NABC aiming to eliminate standardized testing from initial eligibility equation

Kansas head coach Bill Self jokes with Oklahoma coach Lon Kruger, Baylor coach Scott Drew and Texas head coach Shaka Smart as they and other coaches assemble for a group photo during Big 12 Media Day on Wednesday, Oct. 24, 2018 at Sprint Center.

Kansas head coach Bill Self jokes with Oklahoma coach Lon Kruger, Baylor coach Scott Drew and Texas head coach Shaka Smart as they and other coaches assemble for a group photo during Big 12 Media Day on Wednesday, Oct. 24, 2018 at Sprint Center.

Thursday, July 16, 2020

Men's and women's college basketball coaches are proposing the NCAA eliminate standardized testing requirements from initial-eligibility standards, calling exams such as the SAT and ACT “longstanding forces of institutional racism.”

The proposal Thursday came out of the new committee on racial reconciliation formed by the National Association of Basketball Coaches in response to the Black Lives Matter movement and other social justice initiatives. The committee is chaired by South Carolina coach Frank Martin and Harvard coach Tommy Amaker.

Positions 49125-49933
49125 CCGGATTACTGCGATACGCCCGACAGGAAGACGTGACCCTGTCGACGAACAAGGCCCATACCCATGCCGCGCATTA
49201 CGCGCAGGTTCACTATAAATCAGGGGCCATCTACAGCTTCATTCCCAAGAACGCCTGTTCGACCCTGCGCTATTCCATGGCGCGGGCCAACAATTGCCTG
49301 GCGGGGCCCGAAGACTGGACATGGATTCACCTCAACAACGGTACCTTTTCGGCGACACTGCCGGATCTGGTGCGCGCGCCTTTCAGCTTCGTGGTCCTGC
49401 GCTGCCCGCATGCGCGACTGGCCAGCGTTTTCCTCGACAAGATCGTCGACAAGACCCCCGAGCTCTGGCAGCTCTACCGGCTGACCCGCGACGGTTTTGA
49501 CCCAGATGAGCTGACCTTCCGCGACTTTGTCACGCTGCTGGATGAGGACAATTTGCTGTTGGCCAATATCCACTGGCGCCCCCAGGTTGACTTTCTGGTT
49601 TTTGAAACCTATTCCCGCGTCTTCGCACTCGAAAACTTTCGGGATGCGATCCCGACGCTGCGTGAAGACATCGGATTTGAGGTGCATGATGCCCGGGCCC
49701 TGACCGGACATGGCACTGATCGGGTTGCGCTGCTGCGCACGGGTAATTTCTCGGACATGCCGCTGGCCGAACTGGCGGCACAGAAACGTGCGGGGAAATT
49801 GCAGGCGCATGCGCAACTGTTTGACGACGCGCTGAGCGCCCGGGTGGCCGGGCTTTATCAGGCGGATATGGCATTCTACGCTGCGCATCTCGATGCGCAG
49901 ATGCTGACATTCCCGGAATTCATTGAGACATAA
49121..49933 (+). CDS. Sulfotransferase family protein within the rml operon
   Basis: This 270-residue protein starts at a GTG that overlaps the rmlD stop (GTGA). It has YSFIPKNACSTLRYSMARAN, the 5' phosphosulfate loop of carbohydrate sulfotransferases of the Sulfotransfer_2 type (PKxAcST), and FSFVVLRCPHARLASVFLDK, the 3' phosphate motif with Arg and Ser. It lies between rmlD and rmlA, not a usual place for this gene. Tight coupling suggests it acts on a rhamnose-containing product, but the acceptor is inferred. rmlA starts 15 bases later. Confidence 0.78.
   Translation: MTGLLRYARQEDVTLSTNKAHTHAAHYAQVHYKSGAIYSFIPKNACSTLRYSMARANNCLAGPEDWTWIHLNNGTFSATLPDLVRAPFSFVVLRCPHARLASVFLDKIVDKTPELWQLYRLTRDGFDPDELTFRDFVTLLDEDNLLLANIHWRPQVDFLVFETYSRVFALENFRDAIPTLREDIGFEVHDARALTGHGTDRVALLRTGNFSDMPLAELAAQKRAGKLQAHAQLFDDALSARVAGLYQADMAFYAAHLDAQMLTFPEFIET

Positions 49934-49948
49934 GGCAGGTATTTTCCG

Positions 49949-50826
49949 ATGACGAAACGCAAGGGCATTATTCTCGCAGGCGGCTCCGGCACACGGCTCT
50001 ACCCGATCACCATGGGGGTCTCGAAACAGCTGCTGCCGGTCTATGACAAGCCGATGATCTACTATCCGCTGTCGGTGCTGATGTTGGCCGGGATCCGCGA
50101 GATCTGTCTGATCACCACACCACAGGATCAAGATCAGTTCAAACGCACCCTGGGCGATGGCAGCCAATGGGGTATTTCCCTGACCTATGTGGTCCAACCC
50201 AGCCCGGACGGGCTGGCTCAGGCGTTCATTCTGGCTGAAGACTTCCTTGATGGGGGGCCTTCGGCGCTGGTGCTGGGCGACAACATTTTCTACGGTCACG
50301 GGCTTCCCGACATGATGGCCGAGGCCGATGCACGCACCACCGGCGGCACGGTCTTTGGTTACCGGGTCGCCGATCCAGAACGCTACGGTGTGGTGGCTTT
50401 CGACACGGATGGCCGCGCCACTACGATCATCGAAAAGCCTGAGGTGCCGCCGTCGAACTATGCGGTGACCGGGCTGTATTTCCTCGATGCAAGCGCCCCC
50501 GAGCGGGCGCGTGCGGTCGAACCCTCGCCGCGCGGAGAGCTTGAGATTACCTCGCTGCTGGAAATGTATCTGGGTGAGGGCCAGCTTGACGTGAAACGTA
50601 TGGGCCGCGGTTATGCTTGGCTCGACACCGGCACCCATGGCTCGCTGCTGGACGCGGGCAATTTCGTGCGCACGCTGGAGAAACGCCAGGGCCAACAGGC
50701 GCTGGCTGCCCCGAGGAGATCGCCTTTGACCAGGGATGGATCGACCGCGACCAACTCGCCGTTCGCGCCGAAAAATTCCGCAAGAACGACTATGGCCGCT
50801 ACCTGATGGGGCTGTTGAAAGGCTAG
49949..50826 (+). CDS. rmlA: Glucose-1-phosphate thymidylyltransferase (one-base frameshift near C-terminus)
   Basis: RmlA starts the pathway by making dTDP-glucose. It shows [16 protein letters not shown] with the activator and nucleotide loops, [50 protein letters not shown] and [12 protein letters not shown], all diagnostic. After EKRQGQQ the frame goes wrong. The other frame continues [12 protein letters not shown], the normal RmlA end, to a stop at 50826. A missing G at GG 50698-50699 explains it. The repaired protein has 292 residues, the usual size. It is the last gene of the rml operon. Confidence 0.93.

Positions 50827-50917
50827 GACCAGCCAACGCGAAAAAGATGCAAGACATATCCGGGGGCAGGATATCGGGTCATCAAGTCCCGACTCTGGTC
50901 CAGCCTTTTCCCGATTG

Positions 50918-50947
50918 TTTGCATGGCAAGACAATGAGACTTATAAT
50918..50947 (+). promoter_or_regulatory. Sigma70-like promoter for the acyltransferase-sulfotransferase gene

Martin and Amaker said in a joint statement that standardized tests “no longer have a place in intercollegiate athletics or education at large,” and that eliminating them would be “an important step towards combating educational inequality.”

The committee posted 18 pages of supporting documents, including input from high school counselors, that underscore a long-held belief among some that standardized testing is influenced by such things as family income and parental education, and that in turn skews the results based on racial and ethnic backgrounds.